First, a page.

Rialto Now “Spotlight” on Former Rialto Unified Student Anahi Velasco

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Anahi Velasco

When it comes to what types of stories drive traffic (people reading our blog) negative or stories of gloom and doom are the ones that drive people to your site. Even the larger media sources know that a hard hitting story of corruption or illegal activities will be very highly seen. What I love about our audience is that these “Spotlight” stories are all positive and you guys and gals read them just as much as the latest scandal to hit a local area here in Rialto.

We met Anahi Velasco through the personal Social Media post of Rialto Unified School District Public Relations Director Syeda Jafri she took a picture of some former students at Coffee Nutzz in Rialto and spoke about how Rialto grads are effecting and changing the world we live in. Well we reached out to Anahi and asked if she would participate in our “Spotlight” and she jumped at the chance.

Here you go:

Rialto Now – Who raised you? What were the occupations of your parents/caregivers?

Anahi Velasco – My parents worked hard to provide everything they could for us to succeed. My mom has generally worked at factories and my dad has been on disability since I was like 10 years old or so. We also created our own family-run business in San Bernardino to be able to afford a roof on our heads, food on the table and clothes on our back. I started working there when I was 12 and stopped when my school load increased dramatically during my junior year in high school.

Rialto Now – Pets? Are you a dog or cat person?

Anahi Velasco – I’m definitely a dog person!! I have my eleven-year old Chihuahua named Mini-Mi who had a very difficult time understanding that I wouldn’t be home anymore. When I moved out my first year of college, my mom told me that she would hide under the BBQ grill and wouldn’t come out to eat. My mom had to literally put food and water under the BBQ in order for her to actually eat. It was very sad! To my surprise, she somehow got pregnant (I am saying somehow because I thought she was too old to have more puppies), and had three puppies. One of those puppies looked identical to her when she was a puppy. I decided to keep her and name her “Bella” because she was as beautiful as her mother.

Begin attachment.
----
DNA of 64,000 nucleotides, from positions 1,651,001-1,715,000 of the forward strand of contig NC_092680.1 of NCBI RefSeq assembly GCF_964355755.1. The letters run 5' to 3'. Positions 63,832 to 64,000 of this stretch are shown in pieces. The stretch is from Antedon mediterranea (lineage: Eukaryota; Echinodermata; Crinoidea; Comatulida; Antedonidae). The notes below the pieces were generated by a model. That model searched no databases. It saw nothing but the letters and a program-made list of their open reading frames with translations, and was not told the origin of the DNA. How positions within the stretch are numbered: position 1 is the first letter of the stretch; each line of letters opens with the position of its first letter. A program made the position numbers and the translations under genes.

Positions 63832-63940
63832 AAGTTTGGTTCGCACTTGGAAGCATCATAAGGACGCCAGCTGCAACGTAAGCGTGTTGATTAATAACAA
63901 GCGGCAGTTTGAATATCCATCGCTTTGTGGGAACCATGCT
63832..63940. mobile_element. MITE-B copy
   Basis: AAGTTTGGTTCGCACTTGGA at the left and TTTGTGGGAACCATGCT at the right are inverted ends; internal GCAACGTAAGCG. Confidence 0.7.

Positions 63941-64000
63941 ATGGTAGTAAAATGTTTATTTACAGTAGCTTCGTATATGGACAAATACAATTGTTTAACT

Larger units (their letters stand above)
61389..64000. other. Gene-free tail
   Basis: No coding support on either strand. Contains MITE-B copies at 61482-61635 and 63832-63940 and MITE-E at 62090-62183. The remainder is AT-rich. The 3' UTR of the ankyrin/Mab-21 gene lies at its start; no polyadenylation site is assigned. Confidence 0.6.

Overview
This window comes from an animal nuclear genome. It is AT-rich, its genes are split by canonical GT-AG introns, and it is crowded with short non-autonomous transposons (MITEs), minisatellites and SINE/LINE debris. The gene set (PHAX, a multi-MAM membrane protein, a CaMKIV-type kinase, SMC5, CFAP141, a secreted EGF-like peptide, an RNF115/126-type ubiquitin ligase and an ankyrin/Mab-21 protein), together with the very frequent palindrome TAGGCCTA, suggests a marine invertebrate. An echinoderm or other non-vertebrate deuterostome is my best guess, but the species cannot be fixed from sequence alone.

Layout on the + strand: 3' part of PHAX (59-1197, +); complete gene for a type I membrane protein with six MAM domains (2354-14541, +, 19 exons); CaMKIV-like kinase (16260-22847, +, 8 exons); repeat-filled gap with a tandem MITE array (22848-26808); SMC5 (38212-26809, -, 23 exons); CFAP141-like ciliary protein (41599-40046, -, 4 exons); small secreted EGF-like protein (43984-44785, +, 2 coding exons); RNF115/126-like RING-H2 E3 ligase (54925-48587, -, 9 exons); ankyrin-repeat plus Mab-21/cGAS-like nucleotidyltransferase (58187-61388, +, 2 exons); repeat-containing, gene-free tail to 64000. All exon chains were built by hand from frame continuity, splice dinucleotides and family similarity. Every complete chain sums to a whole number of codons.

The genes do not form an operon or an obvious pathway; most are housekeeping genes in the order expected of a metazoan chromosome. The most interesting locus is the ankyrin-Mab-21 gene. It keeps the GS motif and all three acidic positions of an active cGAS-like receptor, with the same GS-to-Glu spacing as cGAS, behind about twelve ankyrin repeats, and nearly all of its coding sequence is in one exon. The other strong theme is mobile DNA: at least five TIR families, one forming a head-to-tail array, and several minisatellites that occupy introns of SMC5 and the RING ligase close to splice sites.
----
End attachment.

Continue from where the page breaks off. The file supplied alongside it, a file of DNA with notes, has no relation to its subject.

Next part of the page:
Rialto Now – What schools did you attend?

Anahi Velasco – Dunn Elementary School, Kolb Middle School and Eisenhower High School!

Rialto Now – What was your favorite year of school? What was your favorite subject?

Anahi Velasco – My favorite subject was chemistry because the teacher challenged us. Her goal was to prepare us for college, not for high school graduation. She was a great mentor for me who taught me the real value of family time. It’s because of her that I began to strengthen my relationship with my parents and opened up more conversations with them about what I’m doing at school and what I plan to do for my future.

Rialto Now – What are you passionate about?

Anahi Velasco – This is probably the most difficult question to ask me. I am passionate about so many things which is my biggest problem. If I had to choose one area that I’m passionate about though, it’d be education. In order to change the world, we need to be educated. I’m not only referring to our educational system though, I’m also talking about the education we receive at home. That education is the most important education that we’ll ever receive. 

Rialto Now – What did you love about living in Rialto?

Anahi Velasco – I loved knowing that we have people from different cultures who get along. We have respect for each other’s cultures. I especially love the community-wide events because that’s when you see everyone come together. 

Rialto Now – Where did you hang out in Rialto?

Anahi Velasco – I think I spent most of my time at Eisenhower! I had honors classes, AP classes and I was also enrolled at San Bernardino Valley College. I was at Eisenhower for most of my day to catch up on my homework, attend meetings, tutor other students, listen to my mentors or lead workshops. I had created a student-run organization with my friends and Mr. G, the former Career Center Technician at Eisenhower HS. So a lot of times I was running around on campus doing something for that organization. I also had an internship at Channel 3 with Gabriel Felton and an internship at the Rialto Unified School District, so I’d be there too throughout the week.